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  • Posted by Catmint20906 (PNW WA half hour south of Olympia - Zone 8a) on Aug 8, 2014 2:38 PM concerning plant:
    Swamp Milkweed (Asclepias incarnata) is a larval host plant for the Monarch and Queen butterflies, and is a Monarch Way Station plant.

    This plant has special value to native, bumble, and honey bees, including yellowfaced, sweat, green sweat, small resin, and leafcutter bees.

    Swamp Milkweed (Asclepias incarnata) also supports conservation biological control by attracting beneficial insects which consume a variety of common garden pests.
  • Posted by flaflwrgrl (North Fl. - Zone 8b) on Feb 25, 2015 7:28 PM concerning plant:
    Native to every state in the U.S., except California, Arizona, Washington, Oregon, and Mississippi. Also native to Ontario, Manitoba, and Quebec provinces in Canada.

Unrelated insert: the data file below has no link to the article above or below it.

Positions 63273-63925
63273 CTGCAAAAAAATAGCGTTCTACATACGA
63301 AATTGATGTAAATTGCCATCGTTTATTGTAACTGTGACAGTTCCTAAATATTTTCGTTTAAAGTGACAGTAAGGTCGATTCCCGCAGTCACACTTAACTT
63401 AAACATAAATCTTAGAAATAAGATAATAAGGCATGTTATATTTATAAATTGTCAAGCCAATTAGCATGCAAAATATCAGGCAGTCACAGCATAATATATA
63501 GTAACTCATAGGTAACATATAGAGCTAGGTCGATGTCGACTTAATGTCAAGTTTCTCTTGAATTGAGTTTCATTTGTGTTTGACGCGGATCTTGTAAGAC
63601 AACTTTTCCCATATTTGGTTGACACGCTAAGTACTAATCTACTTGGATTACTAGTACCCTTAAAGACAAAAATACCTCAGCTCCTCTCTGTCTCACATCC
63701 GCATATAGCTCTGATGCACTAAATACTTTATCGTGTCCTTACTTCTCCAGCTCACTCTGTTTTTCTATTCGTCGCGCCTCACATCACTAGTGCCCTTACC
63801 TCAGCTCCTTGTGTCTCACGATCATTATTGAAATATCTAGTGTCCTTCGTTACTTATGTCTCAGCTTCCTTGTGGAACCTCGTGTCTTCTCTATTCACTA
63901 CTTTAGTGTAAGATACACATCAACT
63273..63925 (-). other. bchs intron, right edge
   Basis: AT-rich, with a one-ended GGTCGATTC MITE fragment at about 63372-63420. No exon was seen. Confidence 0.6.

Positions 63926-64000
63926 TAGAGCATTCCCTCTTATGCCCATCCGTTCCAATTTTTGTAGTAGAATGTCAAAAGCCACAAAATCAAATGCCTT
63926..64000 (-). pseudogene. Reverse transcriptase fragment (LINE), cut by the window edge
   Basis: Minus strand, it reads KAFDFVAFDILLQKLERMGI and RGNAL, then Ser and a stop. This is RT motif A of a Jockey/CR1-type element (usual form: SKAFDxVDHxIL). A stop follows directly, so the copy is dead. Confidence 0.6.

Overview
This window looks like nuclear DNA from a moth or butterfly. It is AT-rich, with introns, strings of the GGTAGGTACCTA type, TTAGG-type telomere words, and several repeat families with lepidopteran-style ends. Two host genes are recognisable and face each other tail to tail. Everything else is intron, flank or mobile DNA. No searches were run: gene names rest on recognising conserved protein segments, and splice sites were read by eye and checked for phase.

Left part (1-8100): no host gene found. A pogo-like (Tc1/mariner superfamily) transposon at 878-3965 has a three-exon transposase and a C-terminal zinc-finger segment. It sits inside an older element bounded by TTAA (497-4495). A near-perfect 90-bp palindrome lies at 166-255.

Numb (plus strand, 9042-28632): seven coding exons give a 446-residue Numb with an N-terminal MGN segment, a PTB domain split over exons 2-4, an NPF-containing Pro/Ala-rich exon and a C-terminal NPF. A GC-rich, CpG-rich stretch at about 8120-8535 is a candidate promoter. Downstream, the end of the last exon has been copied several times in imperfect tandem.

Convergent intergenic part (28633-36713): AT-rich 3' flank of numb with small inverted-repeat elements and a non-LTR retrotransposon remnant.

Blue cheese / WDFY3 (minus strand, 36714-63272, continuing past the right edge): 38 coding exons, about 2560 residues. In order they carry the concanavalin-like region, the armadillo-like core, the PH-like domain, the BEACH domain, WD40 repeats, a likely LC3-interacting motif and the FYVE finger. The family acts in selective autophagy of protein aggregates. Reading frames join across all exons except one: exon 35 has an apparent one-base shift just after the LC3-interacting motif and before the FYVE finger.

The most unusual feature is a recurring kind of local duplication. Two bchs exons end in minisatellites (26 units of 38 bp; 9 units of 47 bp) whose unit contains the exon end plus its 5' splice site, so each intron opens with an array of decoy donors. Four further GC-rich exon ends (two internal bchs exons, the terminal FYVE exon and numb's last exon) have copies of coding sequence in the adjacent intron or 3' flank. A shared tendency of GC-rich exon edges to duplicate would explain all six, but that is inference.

This is not an aggressively spreading milkweed. It blooms later than many milkweeds, which makes it a great candidate for extending the milkweed season.
    This is both a nectar plant as well as host plant for the endangered Monarch butterfly, so it feeds the caterpillars as well as the adults.
    Milkweeds are fantastic for the monarch butterfly population.
    This is a milkweed that likes moisture, and the leaves are thin and will tend to dry out rather quickly if they are picked to feed Monarch caterpillars if you are trying to raise them.
    This also attracts many other butterflies, bees, hummingbirds, and moths.
  • Posted by Chillybean (Iowa - Zone 5a) on Jul 30, 2015 12:38 PM concerning plant: